According to Idris Imaduddin R.A, an established historian, he died after falling ill on a journey returning from a business tour to Syria in Gaza, Palestine in 497. According to tradition, Hashim's tomb is located beneath the dome of Sayed al-Hashim Mosque in the al-Daraj neighborhood of Gaza which is named in his honor. The mosque itself was built around the 12th century.
His father was 'Abd Manaf ibn Qusai who according to Islamic tradition is a descendant of Ibrahim (Abraham) through his son Ismail (Ishmael). His mother was ʻĀtikah bint Murrah ibn Hilāl ibn Fālij ibn Dhakwān. Hashim had two full brothers, the elder was 'Abd Shams and younger was Muttalib who would succeed him, and half-brother Nawfal whose mother was Waqida bint Amr.
He had at least five wives, four sons, and six daughters. His first three wives were his grandmother Hubba bint Hulail's niece Qaylah (or Hind) bint Amr ibn Malik of the Banu Khuza'a, Halah (Hind) bint Amr ibn Thalabah al-Khazrajiyah, and a woman from the Banu Quda'a, the people of Qusai's stepfather who had been so supportive of his cause. For his fourth wife, he married his father's widow, Waqida bint Amr (Abu Adiy) al-Maziniyyah, who was the mother of his half-brother Nawfal. His fifth wife was Salma bint Amr, a woman from Yathrib, one of the most influential women of the Banu Khazraj tribe and the daughter of 'Amr of Banu Najjar clan.
By Qaylah, he had a son Asad (Ali's maternal grandfather). By Halah, he had the son Abu Saifi, and daughter Hayyah (or Hannah). By Waqida, he had the daughters Khalidah and Da'ifa. By the woman of Banu Quda'a, he had the son Nadla (or Nadh) and daughter Ash-Shifa. By Salma bint Amr he had Shaiba/'Abd al-Muṭṭalib- the paternal grandfather of Muhammad- and a daughter Ruqayyah. There was another son Sayfayyah, and another daughter Jannah.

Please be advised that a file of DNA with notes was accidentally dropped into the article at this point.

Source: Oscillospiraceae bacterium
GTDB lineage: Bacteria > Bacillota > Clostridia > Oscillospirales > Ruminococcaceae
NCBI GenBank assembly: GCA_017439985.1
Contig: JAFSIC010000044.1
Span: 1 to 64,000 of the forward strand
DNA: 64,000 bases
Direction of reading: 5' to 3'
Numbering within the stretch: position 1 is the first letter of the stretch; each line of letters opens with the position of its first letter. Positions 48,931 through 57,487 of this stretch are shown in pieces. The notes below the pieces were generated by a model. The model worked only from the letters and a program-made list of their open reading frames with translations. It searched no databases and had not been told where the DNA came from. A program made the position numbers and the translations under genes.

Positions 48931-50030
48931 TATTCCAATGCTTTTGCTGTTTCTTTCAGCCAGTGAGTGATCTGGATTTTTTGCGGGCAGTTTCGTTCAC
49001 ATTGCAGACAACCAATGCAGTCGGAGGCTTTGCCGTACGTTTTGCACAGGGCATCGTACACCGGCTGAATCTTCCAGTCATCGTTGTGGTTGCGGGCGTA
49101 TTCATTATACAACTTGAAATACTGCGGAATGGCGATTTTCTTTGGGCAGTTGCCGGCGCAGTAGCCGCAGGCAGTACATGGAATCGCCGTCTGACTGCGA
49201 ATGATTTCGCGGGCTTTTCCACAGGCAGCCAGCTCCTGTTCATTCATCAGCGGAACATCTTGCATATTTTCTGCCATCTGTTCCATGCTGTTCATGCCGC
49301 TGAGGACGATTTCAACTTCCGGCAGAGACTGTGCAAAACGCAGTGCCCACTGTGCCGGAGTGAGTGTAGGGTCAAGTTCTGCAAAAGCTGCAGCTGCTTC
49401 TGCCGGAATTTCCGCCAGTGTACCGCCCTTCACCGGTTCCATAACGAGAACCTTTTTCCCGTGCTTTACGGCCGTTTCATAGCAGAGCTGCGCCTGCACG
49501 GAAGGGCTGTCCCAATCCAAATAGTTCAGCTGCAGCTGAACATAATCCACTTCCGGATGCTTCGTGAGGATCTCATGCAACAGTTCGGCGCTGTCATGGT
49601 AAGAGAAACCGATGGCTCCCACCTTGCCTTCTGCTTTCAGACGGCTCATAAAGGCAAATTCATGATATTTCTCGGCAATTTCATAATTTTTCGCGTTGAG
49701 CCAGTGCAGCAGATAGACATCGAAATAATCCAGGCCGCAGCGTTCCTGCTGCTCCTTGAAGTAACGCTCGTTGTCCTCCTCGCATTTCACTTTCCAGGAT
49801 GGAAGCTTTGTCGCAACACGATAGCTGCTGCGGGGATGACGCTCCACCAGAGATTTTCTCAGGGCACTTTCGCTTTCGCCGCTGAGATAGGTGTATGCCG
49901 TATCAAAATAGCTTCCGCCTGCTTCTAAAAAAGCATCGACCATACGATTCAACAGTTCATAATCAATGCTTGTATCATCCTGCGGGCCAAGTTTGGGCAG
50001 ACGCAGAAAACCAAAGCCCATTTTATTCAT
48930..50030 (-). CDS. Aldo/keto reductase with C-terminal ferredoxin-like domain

- Ibn Kathir; Le Gassick, Trevor; Fareed, Muneer. The Life of the Prophet Muhammad: Al-Sira Al-Nabawiyya. p. 132.
- Razvi, Haafiz Mohammed Idrees (2009). Manifestations of the Moon Of Prophethood (PDF). Imam Mustafa Raza Research Centre Overport. p. 18.
- Armstrong, Karen (2001). Muhammad: A Biography of the Prophet. Phoenix. p. 66. ISBN 0946621330.
- Ibn Kathir 1.186. Hilf, or tahalluf, comes from halafa, to form a confederacy, for mutual help and protection.
- Lings, Martin (1983). Muhammad: His Life Based on the Earliest Sources. George Allen & Unwin. p. 7. ISBN 0946621330.
- Maqsood, Ruqaiyyah Waris. "The Prophet’s Family Line No. 4 – Amr (Hashim), the Founder of the Hashimites". Ruqaiyyah Waris Maqsood Dawah. Retrieved 3 August 2011.
- ‘Lata’if al-ma’arif, Tha’alibi, Edinburgh, 1968, p.42; Ibn Kathir 1.132, from Ibn Ishaq; Ibn Sa’d vol 1 p.77
- Hooda, Samreen (September 2006). "Mosque of Sayyed Hashim - Gaza". Palestine: This Week In Palestine. Retrieved 17 January 2012.